WOOOO the first part of our Spain guide is finally here!
I’m so incredibly excited to list out ALL the details of our Mallorca trip in this post. (Barcelona will be coming later!) All in all, I cannot recommend Mallorca enough. I was not expecting to love it as much as we loved our time in Praiano on the Amalfi Coast, and we definitely did. Mallorca is such a beautiful, special place with warm, friendly people, and surprisingly really affordable prices. We cannot wait to go back!
Here’s a break-down of our trip!
Mallorca Travel Guide:
Where IS Mallorca, anyway?
Mallorca is part of the Balearic Islands (You’ve probably heard of Ibiza–it’s that same island chain!) Mallorca is the biggest of the islands and full of both beautiful sandy beaches and beautiful mountains, and rocky cliffs. It has a little something for everyone.
The best time to visit Mallorca?
In my opinion, exactly when we did–right at the beginning of September. It’s still warm enough to swim but not ungodly hot–and best of all, it’s right after the summer holiday rush! You’ll often find much better availability with hotels as well as lower prices during the shoulder season.
How we decided on Mallorca:
After our Italy trip last year, we knew we wanted our vacation to be part seaside relaxation, part city exploration. My best friend Kate’s mom, Jacki (who I reference here often ?) has been telling us for years now that she thought Spain was hands down better than Italy. (BOLD. I know.) However, she always raves about Southern Spain–Sevilla, Granada, and little beach towns like Cadiz in particular, so that’s what I was looking into.
Ultimately though, we decided on Barcelona + Mallorca instead for a few reasons:
We had 9 days and we don’t like moving around very much because then we don’t get as much time to enjoy each location. Plus, moving around is stressful. That being said, we wanted to choose just two locations based on the above categories. I’ve always wanted to see Sevilla and Granada, but they aren’t super easy to get to cheaply or efficiently.
After doing a lot of research on the coastal towns of Southern Spain, they didn’t have that rugged quaint village charm I was looking for. (Let’s be honest, coming off the Amalfi Coast as our last vacation, we wanted something that rivaled it.) That’s how we found Mallorca–admittedly because it had started popping up on my Instagram feed. Otherwise, I probably wouldn’t have considered it so quickly, haha! It’s a gorgeous island full of historic towns with tons of personality.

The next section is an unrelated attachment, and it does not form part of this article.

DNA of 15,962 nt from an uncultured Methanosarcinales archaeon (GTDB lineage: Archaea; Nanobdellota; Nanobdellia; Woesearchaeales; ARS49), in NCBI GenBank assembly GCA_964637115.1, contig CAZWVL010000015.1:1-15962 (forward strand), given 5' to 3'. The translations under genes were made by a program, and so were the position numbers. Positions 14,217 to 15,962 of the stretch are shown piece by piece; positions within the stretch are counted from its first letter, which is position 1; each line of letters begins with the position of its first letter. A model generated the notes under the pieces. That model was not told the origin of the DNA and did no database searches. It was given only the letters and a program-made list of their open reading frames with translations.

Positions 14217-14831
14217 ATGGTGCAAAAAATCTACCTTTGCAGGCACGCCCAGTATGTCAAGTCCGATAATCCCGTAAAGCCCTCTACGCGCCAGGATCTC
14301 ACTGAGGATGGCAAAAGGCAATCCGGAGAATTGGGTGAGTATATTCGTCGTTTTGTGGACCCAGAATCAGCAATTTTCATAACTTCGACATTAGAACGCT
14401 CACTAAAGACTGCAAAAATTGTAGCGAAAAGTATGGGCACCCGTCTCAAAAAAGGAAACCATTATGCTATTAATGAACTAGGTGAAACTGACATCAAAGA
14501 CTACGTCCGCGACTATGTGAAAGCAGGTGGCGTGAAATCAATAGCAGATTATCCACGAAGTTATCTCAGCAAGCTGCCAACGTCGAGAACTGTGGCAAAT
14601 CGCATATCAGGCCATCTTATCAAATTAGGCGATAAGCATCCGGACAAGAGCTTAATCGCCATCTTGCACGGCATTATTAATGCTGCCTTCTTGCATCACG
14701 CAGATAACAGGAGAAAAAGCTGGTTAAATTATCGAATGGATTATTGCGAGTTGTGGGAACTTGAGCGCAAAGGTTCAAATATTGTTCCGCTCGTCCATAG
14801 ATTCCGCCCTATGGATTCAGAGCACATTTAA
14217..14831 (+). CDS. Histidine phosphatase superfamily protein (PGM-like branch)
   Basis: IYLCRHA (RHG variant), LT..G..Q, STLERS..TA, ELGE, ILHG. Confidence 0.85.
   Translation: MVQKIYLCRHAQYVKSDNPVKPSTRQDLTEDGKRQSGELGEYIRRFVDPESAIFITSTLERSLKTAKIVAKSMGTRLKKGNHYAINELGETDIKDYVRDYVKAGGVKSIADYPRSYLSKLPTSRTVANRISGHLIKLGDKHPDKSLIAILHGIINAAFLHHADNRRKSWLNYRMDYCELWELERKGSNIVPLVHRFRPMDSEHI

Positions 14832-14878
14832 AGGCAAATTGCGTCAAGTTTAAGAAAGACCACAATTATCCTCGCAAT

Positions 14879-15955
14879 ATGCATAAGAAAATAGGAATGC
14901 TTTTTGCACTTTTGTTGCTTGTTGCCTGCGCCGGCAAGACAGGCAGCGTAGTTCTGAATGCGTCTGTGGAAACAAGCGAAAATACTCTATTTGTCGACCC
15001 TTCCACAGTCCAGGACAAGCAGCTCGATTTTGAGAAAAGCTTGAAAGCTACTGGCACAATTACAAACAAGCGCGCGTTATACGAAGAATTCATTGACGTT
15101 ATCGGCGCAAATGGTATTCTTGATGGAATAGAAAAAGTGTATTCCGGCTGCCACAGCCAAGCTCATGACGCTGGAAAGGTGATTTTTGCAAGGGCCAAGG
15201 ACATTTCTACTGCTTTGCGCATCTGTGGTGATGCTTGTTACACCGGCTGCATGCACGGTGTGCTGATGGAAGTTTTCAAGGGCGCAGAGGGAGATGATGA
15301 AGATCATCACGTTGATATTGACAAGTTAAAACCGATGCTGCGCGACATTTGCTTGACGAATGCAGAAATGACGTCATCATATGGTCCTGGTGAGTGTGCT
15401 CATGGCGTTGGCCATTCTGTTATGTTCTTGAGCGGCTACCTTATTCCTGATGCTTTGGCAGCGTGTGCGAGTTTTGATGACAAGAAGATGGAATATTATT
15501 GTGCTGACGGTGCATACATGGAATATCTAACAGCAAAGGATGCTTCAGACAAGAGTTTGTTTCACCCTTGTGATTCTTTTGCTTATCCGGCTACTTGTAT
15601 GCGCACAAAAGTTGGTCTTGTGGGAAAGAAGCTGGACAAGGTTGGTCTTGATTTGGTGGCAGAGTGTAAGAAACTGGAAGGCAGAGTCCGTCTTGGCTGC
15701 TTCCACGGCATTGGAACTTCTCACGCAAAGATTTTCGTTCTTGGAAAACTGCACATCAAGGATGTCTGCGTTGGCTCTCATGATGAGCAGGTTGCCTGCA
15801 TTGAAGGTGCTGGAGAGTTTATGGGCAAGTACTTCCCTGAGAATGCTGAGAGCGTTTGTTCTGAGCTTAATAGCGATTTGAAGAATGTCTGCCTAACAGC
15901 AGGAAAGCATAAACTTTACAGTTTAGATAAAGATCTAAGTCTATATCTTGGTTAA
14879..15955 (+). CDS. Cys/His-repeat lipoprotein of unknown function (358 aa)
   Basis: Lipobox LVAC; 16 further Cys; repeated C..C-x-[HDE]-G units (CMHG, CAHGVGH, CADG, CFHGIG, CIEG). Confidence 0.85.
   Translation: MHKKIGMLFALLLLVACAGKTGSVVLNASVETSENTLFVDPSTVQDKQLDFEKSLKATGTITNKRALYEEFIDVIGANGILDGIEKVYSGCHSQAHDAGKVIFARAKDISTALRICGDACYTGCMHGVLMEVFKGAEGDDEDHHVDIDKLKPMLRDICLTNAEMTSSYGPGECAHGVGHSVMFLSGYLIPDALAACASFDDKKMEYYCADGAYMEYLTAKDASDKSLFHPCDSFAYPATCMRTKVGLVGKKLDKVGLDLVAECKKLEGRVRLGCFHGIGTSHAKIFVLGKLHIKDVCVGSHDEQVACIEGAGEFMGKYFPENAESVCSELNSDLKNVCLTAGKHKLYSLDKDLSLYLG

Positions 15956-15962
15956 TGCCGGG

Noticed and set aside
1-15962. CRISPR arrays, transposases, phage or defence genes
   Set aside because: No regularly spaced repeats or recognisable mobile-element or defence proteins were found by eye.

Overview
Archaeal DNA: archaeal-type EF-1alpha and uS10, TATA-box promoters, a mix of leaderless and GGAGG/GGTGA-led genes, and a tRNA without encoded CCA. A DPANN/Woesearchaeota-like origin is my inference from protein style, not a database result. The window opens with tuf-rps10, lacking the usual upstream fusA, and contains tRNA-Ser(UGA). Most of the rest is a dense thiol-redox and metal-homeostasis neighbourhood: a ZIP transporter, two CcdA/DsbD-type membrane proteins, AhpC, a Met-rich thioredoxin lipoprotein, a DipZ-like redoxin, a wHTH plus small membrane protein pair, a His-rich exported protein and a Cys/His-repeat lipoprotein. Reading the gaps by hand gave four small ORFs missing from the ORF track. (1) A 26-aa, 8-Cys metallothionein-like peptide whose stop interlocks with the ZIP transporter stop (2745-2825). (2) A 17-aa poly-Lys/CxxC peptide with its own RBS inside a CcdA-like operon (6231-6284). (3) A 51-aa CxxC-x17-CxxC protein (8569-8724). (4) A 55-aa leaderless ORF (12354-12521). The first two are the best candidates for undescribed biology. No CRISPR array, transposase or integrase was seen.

We had heard from a few friends who visited Barcelona recently and said it rivaled Paris in terms of their love of European cities. (Admittedly, I didn’t love Barcelona when I visited while studying abroad, so I didn’t really consider it at first.) But–it was quick and cheap to get to, we could fly direct, and it was only a 35 minute flight to Mallorca from Barcelona. I figured I’d give it another try–plus, Neal has always wanted to go. So, Barcelona and Mallorca it was!
In this post, I’ll be focusing exclusively on Mallorca because throwing Barcelona into the mix is just too much information for one post! That will be coming in a later post–but honestly, Mallorca was hands down the highlight of our trip. I think I loved it just as much as the Amalfi Coast, but it was half the price.
How to get to Mallorca: We flew direct from Chicago to Barcelona on Norwegian Air:
Norwegian is a fairly new airline that we hadn’t heard of before booking our flights. The flights were SO affordable that we didn’t really think twice. “Norwegian” we thought–”it must be nice–Norway doesn’t half-ass anything. ?” We were both very wrong AND kind of right. Overall, I would recommend flying it again as long as you know exactly what to expect, which is this:
Thoughts on Norwegian: The cons
First, let’s start with the bad news.
You cannot get away with just a carry-on, because there is a 10KG weight limit. (RIDICULOUS.) Yes, you know us, we carry on EVERYWHERE and we had intended to do so on this trip, only to not remember that European carry-on weight limits are very strict. Therefore, we were forced to check our bags and could’ve gotten away with much larger suitcases.
You cannot check-in online, and check-in process at the airport is slow, annoying, and old-school. There are no kiosks. You very much feel like you’re flying a budget airline here.
You do not get anything for free. No free soda, no free wine, certainly no free meals like you would on most international flights with other airlines. If you plan ahead and bring food, then you won’t have an issue. However, you can purchase meals ahead of time (which evidently I did, I think just in case we were late and didn’t get to eat before, I was terrified of being stranded on a plane for 8 hours while starving.)
The seats on our Norwegian plane were 3 seaters on both sides (at least in Coach) which is a lose-lose situation when you are flying with two people, because either one has to sit in the middle, or one has to sit in the window with a stranger in between. Not ideal for anyone who cares to sit together.
Pro’s of flying Norwegian:
IT’S REALLY, REALLY INEXPENSIVE. I booked our flights with Chase points but they came out to be the equivalent of like $500 round trip per person. To BARCELONA. I can’t even get home to Portland for that cheap!
The planes are brand new and VERY nice. You have lot’s of movies/tv shows/etc to choose from.